Jaime: Ah, waking Watson up in the middle of the night – there’s a fine Sherlockian tradition! I’m not sure this revelation is worth waking up someone in the middle of the night (I rarely think things are – like Watson, I treasure my sleep), but I was astounded at how often Sherlockian actors crossover, and how their lives overlap. There are Watsons who have played the character two, three, four times or more – to different actors playing the Great Detective! Or an actor would play Holmes in one series and Watson (or Moriarty) in another.

Most of all, I enjoyed learning how the actors’ personal lives would intersect. Not just that Jeremy Brett and Edward Hardwicke were friends off-screen, but that Jeremy Brett and Robert Stephens knew each other before they had even heard of Sherlock Holmes. Or that Brett’s former brother-in-law, Daniel Massey, appeared in Granada’s adaptation of “The Problem of Thor Bridge.” Or that his former father-in-law, Raymond Massey, also once played Sherlock Holmes.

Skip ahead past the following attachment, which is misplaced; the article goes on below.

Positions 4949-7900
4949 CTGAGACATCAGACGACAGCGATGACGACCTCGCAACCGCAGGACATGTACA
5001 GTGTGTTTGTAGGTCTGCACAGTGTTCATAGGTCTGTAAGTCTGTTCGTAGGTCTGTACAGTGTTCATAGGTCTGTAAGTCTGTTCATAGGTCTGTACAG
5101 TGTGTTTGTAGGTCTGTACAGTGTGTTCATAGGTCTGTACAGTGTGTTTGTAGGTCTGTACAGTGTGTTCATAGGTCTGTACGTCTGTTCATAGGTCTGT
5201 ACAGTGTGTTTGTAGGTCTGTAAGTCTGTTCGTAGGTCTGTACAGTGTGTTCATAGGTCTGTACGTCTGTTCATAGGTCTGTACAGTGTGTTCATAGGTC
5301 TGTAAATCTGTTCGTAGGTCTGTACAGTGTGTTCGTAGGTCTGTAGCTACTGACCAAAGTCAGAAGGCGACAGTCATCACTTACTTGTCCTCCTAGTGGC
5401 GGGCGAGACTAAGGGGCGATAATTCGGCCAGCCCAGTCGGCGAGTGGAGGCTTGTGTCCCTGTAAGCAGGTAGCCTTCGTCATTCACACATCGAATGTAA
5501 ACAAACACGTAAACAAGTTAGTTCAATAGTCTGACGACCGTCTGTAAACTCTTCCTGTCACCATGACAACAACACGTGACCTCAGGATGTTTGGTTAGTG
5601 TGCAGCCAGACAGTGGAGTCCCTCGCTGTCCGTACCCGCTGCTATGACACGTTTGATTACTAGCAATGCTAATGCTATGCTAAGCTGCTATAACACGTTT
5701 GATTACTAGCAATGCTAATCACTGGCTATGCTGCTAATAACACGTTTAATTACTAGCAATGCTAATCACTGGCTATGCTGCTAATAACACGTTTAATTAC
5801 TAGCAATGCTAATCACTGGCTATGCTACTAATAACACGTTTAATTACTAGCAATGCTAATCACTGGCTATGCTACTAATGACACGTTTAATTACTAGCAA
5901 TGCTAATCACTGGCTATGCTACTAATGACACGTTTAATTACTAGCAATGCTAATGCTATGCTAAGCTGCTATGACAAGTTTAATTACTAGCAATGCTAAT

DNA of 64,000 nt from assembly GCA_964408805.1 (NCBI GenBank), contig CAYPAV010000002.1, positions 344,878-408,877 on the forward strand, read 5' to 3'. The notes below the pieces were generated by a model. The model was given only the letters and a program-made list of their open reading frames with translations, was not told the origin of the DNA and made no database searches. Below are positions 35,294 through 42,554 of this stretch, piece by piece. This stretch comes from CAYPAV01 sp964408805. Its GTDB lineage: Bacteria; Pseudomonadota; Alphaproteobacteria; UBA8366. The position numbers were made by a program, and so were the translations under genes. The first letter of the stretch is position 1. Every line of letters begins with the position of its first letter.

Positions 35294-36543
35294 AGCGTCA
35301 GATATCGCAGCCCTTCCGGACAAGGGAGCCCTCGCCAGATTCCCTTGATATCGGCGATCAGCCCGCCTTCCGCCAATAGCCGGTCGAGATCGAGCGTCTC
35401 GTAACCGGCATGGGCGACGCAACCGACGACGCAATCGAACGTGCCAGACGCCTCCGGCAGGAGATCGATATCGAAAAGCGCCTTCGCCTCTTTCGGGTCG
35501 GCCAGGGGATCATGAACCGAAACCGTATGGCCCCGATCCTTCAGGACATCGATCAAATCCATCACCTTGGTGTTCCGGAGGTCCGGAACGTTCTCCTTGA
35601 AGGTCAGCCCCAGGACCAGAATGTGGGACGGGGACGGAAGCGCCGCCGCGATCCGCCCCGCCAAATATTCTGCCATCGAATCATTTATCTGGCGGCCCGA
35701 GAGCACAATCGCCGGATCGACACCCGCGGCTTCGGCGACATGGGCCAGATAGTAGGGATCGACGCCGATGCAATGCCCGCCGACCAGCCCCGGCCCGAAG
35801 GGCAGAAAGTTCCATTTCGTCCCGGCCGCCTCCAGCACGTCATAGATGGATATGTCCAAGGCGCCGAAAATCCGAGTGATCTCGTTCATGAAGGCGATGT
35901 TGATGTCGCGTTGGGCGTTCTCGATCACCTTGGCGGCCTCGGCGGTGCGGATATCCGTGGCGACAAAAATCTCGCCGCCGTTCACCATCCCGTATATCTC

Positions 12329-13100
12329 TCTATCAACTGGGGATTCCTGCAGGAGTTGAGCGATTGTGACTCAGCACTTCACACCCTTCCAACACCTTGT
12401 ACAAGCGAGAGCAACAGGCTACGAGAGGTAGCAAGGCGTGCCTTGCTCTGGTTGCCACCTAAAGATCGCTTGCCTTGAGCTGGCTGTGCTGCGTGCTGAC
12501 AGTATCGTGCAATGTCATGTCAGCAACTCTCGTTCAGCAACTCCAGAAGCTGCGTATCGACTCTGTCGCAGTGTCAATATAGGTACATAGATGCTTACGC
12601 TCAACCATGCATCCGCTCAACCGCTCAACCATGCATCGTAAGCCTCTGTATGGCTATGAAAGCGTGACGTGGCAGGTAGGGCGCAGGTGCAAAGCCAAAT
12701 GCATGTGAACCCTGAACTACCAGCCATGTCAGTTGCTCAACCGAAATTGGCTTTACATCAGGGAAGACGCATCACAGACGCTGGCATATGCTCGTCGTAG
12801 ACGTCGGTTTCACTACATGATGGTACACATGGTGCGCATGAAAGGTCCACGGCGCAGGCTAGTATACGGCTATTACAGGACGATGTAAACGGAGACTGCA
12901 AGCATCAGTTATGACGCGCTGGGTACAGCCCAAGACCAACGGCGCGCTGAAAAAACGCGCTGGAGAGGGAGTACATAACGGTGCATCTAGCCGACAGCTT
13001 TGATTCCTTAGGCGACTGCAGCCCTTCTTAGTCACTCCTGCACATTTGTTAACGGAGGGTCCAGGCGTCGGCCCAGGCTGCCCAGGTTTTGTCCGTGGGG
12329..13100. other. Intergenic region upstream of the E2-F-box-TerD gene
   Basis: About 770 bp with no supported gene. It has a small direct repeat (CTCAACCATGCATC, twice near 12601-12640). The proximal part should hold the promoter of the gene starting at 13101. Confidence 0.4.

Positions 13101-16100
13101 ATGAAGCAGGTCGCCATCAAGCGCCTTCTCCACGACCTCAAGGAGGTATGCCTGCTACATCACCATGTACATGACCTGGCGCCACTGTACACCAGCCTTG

I think a lot about Jeremy Brett, obviously.

Q5. I know that Leah marks the year’s end with her annual Twelfth Night Giveaway, and I suspect that, like me, Jaime does not let November 3 go by without a grateful nod to the memory of Jeremy Brett. Are there other dates that you personally celebrate, as devoted Sherlockians?

Leah: I love doing this, because it gives me a chance to share Holmes with my kids. We celebrate Holmes’ birthday, “Reichenbach Day,” Conan Doyle’s Birthday, and “Watson’s Birthday,” always with cake, and sometimes with action figures and movies.